In mathematics, a bijection, or a bijective function, is a function f from a set X to a set Y with the property that, for every y in Y, there is exactly one x in X such that f(x) = y and no unmapped element exists in either X or Y.
Alternatively, f is bijective if it is a onetoone correspondence between those sets; i.e., both onetoone (injective) and onto (surjective). (Onetoone function means onetoone correspondence (i.e., bijection) to some authors, but injection to others.)
For example, consider the function succ, defined from the set of integers to , that to each integer x associates the integer succ(x) = x + 1. For another example, consider the function sumdif that to each pair (x,y) of real numbers associates the pair sumdif(x,y) = (x + y, x − y).
A bijective function from a set to itself is also called a permutation.
The set of all bijections from X to Y is denoted as X ↔ Y. (Sometimes this notation is reserved for binary relations, and bijections are denoted by X ⤖ Y instead.) Occasionally, the set of permutations of a single set X may be denoted X!.
Bijective functions play a fundamental role in many areas of mathematics, for instance in the definition of isomorphism (and related concepts such as homeomorphism and diffeomorphism), permutation group, projective map, and many others.
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A function f is bijective if and only if its inverse relation f ^{−1} is a function. In that case, f ^{−1} is also a bijection.
The composition of two bijections and is a bijection. The inverse of is .
On the other hand, if the composition of two functions is bijective, we can only say that f is injective and g is surjective.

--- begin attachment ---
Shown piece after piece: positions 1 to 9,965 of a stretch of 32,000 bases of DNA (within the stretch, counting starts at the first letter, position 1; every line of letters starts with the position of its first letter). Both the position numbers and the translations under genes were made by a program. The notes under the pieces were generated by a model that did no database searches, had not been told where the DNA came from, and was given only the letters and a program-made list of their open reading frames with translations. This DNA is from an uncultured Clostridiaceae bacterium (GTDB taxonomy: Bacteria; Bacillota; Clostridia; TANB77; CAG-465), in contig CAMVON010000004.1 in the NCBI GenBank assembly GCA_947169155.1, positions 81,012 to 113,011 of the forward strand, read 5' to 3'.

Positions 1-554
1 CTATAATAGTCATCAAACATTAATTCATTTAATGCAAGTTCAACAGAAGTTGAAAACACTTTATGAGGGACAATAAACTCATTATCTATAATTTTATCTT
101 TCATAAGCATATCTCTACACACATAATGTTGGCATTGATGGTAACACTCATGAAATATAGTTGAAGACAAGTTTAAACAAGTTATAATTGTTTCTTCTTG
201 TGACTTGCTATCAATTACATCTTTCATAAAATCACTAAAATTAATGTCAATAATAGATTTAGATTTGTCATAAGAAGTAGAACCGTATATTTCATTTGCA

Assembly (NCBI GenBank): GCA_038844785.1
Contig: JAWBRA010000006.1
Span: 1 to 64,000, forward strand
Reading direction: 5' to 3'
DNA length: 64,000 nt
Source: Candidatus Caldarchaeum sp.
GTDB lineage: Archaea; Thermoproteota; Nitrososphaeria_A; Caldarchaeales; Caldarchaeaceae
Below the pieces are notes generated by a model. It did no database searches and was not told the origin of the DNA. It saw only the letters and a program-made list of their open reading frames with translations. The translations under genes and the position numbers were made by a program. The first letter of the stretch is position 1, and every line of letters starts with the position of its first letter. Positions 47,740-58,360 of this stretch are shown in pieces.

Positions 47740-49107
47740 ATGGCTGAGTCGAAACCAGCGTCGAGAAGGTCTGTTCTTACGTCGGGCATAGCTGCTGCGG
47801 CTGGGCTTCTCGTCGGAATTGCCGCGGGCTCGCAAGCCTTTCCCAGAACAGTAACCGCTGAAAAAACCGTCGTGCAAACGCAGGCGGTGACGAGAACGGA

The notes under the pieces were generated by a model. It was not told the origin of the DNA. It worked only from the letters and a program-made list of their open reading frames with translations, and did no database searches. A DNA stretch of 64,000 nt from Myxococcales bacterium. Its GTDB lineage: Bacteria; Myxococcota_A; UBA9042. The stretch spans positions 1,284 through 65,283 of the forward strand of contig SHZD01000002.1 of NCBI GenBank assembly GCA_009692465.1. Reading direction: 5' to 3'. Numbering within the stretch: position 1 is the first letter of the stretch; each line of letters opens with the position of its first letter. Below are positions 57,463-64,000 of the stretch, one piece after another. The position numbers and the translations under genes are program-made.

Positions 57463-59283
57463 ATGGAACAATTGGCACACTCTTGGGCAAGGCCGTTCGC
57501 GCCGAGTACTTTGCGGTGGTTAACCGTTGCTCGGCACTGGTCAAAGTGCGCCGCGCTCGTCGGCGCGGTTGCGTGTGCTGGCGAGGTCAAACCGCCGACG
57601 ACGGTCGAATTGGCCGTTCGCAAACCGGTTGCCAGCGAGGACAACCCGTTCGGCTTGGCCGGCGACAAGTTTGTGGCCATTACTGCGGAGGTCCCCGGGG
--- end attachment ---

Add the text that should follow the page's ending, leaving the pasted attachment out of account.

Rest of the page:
A relation f from X to Y is a bijective function if and only if there exists another relation g from Y to X such that is the identity function on X, and is the identity function on Y. Consequently, the sets have the same cardinality.
If X and Y are finite sets, then there exists a bijection between the two sets X and Y iff X and Y have the same number of elements. Indeed, in axiomatic set theory, this is taken as the very definition of "same number of elements", and generalising this definition to infinite sets leads to the concept of cardinal number, a way to distinguish the various sizes of infinite sets.
Formally, bijections are precisely the isomorphisms in the category Set of sets and functions. However, the bijections are not always the isomorphisms. For example, in the category Top of topological spaces and continuous functions, the isomorphisms must be homeomorphisms in addition to being bijections.
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A bijection (or bijective function) is a function that is both injective and surjective. A bijection is sometimes called a onetoone mapping, or a onetoone correspondence.
This is the same as saying: a function $f$ with domain $A$ and codomain $B$ is bijective if and only if $f(x)$ and $f(y)$ are different whenever $x$ and $y$ are different, and every element $z$ of $B$ has an element $x$ of $A$ where $f(x)=z$.
If $f$ is a bijection from $A$ to $B$ then its inverse, $f^\{1\}$, is a bijection from $B$ to $A$.